And as we have seen in the academic achievement section above, our children’s cognitive capabilities develop significantly.

Studies have shown marked improvements in self-esteem, increased tolerance, greater self sufficiency, decreased anxiety and decreased anti-social behaviours when children us this technique.

In summary, if a child feels relaxed and comfortable with themselves, is achieving more, feels more empowered and has greater levels of awareness of self and others, their behaviour will undergo a radical transformation for the good.

And if attention deficit or hyperactivity disorders (ADHD) abound, Vedic meditation has been shown to be an excellent way for children to develop healthier patterns of behaviour and interaction.

Creativity

When we meditate, the area of our brain known as the pre-frontal cortex fires up and allows our creative functioning to really flourish. Our brain also begins to operate more and more in the alpha state which is home to much of our most interesting and creative thinking. As a result, our children’s natural propensity for creativity is given the opportunity to reach its full potential and as a result, studies show that measures of innovation and creativity rise significantly amongst children who meditate.

There is a small school in the north of England where all the children practise meditation using personalised mantras and they rank in the top 5 schools for GCSE art and have won 21 national poetry competitions  (only one other school in the country has won more than one – they won two).

 

5-9 yrs: Young children

For young children, it would be impractical to ask them to sit still and meditate as us adults and perhaps their older peers may do, so for them, we simply give them a ‘word of wisdom’ which they can use while they’re at play and which will help them develop without cramping their style.

We will only need to see them for an hour to give them their instruction.

Young children fee: Free (we just ask they draw us a picture)204A0759                  Iron Man, Syan Patel, aged 7, April 2015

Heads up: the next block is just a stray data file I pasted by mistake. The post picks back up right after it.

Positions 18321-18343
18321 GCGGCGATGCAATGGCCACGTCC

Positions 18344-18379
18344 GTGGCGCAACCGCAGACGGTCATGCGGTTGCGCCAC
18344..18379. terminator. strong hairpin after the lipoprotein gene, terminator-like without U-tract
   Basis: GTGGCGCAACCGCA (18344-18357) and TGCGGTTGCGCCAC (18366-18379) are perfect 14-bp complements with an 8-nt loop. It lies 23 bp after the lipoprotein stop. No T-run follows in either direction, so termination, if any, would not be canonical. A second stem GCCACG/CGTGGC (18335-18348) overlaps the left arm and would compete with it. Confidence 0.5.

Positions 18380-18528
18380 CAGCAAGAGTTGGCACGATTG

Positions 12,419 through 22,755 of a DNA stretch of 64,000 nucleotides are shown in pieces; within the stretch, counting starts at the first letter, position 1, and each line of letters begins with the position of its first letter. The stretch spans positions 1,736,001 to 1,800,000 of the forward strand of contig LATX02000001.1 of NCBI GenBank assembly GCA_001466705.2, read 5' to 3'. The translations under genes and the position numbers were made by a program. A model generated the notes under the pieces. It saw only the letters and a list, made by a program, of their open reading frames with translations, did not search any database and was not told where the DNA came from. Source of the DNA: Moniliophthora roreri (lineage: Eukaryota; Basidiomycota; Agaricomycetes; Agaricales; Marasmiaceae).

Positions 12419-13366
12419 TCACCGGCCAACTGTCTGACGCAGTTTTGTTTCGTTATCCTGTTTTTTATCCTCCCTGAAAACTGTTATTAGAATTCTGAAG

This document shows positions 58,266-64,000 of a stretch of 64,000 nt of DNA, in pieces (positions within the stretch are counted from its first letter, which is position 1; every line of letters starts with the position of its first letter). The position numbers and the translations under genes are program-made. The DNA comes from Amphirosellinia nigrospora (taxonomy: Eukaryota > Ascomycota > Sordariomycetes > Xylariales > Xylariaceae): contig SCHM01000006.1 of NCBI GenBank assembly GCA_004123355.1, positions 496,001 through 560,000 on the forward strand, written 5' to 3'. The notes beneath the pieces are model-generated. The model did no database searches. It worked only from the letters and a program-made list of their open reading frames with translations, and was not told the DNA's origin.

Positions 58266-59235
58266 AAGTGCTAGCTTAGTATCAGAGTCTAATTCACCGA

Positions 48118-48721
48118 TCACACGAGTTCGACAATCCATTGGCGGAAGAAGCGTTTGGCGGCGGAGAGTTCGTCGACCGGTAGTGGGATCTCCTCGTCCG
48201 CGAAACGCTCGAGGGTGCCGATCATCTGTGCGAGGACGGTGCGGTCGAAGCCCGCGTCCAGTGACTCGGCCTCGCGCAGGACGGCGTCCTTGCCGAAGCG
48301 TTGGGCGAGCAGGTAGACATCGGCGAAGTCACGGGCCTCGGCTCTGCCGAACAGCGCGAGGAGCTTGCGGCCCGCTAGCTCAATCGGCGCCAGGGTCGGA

The next available courses are:

Sunday 30 July, 6:30pm – 7:30pm

* Please do note, we ask that the children have expressed an interest in the meditation and that one of the parents has learned Vedic Meditation/TM to give them the right support.

Contact Annalisa to book: annalisa@willwilliamsmeditation.com
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10-15 yrs: Adolescents

For adolescents, they are given instruction in the sit down, eyes closed technique that adults do, but only need to practise a minute for every year of their age. So a 12 year old can do 12 minutes at a time and achieve all the goodness for their mind, body and nervous system that they need so they can begin to access their fullest potential at home, at school and at play.

They will not be required to attend a course, we will simply have an hour together with their parents to instruct them and then if they choose to, they can attend an adults course free of charge when they reach their majority.

Adolescent fee: £140  

The next available courses are:

Sunday 30 July, 6:30pm – 7:45pm

 

 

* Please do note, we ask that the children have expressed an interest in the meditation and that one of the parents has learned Vedic Meditation/TM to give them the right support.

Contact Annalisa to book: annalisa@willwilliamsmeditation.com
Find out more

16+ Students / Young adults

Stress amongst younger people is far more prevalent than most people realise and the problem becomes much more acute and widespread once children reach tertiary education.

This stress epidemic amongst young adults is at the heart of much of their troubles and is single-handedly the biggest factor in holding them back from achieving their full potential. They learn the full technique that adults do, all we ask is that those under the age of 16 have an adult that accompanies them.

Student fee: £196

Book a course to help navigate the transition into adulthood and maturity
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Meditation appears to hold tremendous promise for enriching the lives of students.

Telegraph

School programmes

One way we can encourage our children to meditate is to get our schools to introduce a program. If you are a parent or educator who would like to know more about our schools programme, please feel free to get in touch.

Find out how Vedic meditation can help your school to thrive